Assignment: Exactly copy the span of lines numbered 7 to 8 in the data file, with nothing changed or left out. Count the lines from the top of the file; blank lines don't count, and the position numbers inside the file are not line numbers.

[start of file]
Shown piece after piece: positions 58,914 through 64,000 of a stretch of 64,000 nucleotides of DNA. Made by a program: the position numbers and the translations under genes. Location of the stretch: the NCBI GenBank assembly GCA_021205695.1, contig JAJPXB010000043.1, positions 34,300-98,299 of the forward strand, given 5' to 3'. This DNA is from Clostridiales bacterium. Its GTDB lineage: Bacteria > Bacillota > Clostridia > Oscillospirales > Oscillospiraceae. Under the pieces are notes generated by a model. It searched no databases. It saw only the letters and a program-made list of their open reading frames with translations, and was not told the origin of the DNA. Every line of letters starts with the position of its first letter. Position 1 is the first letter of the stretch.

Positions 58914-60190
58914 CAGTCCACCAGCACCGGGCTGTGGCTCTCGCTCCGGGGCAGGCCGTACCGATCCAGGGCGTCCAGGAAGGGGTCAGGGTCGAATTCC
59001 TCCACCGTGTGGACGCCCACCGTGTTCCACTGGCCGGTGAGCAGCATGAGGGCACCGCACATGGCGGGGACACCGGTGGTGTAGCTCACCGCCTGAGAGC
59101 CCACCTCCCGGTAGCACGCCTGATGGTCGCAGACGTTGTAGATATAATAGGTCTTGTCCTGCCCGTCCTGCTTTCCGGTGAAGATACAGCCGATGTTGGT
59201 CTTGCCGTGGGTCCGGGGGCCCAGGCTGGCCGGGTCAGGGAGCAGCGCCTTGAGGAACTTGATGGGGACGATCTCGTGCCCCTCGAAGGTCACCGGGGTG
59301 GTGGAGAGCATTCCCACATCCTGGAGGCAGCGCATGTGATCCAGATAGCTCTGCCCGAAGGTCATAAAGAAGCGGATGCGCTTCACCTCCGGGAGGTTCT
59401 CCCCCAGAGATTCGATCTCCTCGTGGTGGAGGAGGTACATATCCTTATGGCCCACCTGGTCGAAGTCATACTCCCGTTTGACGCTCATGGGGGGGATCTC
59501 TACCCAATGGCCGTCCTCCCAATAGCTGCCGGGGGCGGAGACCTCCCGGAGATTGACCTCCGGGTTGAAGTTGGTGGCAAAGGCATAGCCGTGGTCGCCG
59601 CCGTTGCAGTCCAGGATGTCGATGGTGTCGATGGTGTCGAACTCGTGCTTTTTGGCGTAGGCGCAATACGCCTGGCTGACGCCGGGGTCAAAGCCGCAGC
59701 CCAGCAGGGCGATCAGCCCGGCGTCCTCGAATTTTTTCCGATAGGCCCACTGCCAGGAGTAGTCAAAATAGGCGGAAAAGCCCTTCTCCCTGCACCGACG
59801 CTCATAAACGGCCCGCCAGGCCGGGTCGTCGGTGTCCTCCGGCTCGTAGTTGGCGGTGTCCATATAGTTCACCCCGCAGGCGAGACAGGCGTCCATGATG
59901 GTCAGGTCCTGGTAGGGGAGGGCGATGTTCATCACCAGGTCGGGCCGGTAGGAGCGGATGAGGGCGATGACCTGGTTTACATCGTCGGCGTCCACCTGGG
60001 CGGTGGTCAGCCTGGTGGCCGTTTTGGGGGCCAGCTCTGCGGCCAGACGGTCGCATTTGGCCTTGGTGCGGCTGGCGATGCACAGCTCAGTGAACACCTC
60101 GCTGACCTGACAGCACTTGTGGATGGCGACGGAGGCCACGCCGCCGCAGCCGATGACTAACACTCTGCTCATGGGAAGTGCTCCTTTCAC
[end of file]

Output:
59301 GTGGAGAGCATTCCCACATCCTGGAGGCAGCGCATGTGATCCAGATAGCTCTGCCCGAAGGTCATAAAGAAGCGGATGCGCTTCACCTCCGGGAGGTTCT
59401 CCCCCAGAGATTCGATCTCCTCGTGGTGGAGGAGGTACATATCCTTATGGCCCACCTGGTCGAAGTCATACTCCCGTTTGACGCTCATGGGGGGGATCTC